A creature of reading habit

I’ve made no secret on this blog of my love for physical books, how the story inside is often inextricably linked with where I read it, the state of the cover or the position I finally award it on my bookshelves. And yes, I’ll use any excuse to post pictures of my book shelves.

I’ve not yet posted pictures of the books I’ve read while this blog was on hiatus for several reasons, one being that I didn’t read much romance for a while, and another being that I’ve been reading more e-books – and having no e-reader I haven’t been able to take nice pictures of the covers as I have in recent years.

I have been reading romances since my teens, they date from the heyday of 80s excess (including big name bonkbusters) through the arrival of dual pov category romances and the proliferation of ever tightly defined subgenres – small town, family focused, romantic suspense, procedurals, inspirational, explicit and so on. I like to think I’ll read any romance and sometimes furrow my brow when readers claim they won’t read outside of their comfort zone, or find certain situations or protagonists “hard to relate to” (and yes, alas, I’m aware that that’s often code for “I won’t read books where the protagonists, or author, aren’t white”).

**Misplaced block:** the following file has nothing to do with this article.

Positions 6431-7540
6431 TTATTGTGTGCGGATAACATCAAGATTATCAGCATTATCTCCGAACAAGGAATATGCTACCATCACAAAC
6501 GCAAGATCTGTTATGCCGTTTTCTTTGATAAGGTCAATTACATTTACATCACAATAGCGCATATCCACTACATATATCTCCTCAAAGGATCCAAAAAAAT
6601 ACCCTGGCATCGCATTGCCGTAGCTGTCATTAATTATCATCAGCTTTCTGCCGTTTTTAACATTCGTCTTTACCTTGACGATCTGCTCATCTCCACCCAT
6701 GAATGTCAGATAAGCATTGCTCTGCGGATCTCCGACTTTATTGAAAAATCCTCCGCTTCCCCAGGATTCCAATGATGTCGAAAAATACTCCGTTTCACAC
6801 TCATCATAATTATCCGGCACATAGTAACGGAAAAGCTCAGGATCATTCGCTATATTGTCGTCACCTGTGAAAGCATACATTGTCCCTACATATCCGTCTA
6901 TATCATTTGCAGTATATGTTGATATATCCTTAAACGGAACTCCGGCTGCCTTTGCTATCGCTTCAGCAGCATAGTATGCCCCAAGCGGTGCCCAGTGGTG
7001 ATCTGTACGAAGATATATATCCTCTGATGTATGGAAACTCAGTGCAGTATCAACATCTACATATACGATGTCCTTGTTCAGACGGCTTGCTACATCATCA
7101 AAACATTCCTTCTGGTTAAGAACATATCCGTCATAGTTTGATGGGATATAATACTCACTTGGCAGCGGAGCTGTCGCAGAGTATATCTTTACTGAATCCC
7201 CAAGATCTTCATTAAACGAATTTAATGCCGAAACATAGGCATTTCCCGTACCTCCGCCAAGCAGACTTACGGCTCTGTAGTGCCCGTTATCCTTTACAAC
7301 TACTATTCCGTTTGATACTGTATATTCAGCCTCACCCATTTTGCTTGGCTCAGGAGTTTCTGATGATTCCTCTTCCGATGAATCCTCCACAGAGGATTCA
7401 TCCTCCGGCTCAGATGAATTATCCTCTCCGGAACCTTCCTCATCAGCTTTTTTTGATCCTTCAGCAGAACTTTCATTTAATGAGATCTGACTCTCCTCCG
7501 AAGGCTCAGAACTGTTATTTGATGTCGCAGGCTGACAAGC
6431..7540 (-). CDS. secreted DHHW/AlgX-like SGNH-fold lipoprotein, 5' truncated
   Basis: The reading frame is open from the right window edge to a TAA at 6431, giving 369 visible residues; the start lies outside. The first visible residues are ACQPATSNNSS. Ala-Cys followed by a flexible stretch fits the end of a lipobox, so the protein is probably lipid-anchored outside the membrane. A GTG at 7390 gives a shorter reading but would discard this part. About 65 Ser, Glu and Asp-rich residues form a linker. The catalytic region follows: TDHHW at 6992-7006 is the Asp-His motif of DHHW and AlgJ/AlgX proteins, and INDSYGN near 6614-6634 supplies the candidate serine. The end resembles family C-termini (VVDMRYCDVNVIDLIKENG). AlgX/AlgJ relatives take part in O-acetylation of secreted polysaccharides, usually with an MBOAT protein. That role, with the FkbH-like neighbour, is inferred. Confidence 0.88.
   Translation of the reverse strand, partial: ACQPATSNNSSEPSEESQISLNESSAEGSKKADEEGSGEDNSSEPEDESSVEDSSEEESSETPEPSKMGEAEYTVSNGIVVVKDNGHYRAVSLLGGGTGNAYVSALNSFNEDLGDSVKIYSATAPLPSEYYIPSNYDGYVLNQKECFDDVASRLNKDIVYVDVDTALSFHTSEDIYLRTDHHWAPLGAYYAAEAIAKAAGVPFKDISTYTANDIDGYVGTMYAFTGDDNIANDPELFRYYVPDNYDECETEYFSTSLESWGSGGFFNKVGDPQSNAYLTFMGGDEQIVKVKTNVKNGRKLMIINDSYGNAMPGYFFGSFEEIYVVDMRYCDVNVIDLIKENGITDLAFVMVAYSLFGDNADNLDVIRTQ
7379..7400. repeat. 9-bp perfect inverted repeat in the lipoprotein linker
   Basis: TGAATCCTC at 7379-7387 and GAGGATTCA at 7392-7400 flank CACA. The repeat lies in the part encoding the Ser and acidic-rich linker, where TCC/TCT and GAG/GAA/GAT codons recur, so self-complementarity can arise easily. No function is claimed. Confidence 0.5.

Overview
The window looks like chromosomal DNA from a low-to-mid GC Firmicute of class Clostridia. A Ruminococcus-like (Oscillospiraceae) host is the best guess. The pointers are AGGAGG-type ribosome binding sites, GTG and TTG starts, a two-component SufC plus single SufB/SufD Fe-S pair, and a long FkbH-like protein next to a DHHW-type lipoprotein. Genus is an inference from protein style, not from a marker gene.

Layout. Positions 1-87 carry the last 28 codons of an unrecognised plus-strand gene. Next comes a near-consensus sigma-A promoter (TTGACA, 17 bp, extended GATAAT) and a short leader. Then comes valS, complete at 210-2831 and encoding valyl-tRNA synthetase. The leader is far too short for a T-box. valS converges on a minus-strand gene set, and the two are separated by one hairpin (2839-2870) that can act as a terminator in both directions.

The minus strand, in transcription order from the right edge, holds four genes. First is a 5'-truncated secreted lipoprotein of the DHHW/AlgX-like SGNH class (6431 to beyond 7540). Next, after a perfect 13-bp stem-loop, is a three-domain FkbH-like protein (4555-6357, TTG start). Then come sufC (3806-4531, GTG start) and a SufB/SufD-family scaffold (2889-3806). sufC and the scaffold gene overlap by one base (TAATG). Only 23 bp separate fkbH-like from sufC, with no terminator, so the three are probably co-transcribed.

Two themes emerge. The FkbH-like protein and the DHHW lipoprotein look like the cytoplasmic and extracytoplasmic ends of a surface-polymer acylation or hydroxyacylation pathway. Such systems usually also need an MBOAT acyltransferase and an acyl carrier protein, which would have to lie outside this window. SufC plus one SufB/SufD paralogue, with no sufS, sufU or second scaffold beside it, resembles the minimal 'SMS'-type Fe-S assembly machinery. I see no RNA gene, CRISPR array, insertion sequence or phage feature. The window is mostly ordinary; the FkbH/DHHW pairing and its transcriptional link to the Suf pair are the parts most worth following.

I certainly hope I’m not that blinkered (and I know that white privilege confers many unacknowledged biases) but I’m aware that almost all my romances have been from one publisher – Harlequin, and it’s many linked houses like Mills and Boon, HQN, the old Silhouette lines, eHarl, and Carina. I’ve bought recommended books from small publishers, and self-published authors, although I admit I was slow here due to the lack of a hand held reader and I get hot thighs when reading on my laptop – not an innuendo for once, or a comment on the books I read (although I know there are people who claim people only use e-readers to hide the covers of the books they are reading.)

I’ve no time for anyone policing someone else’s reading tastes, and I’ve also been saddened by the snobbery (to take a charitable view) against e-books. I hope I’ve been clear in previous posts that part of my love of my bookshelves and their contents is because I’m a very slow reader and because of how I picture each page as if in a film – well lucky old me, not everyone has that luxury of time, nor wants it. For those who read voraciously, the ease and friendliness of having your entire library at your fingertips and in your bag or pocket night and day is invaluable; never mind the ableist attitude of saying everyone should be able to hold a cumbersome book open for hours and strain their eyesight over unalterable, unilluminated, tiny text.

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A glass of wine and a read outdoors – in February in the UK. I should have enjoyed it but spent too much time thinking about global warming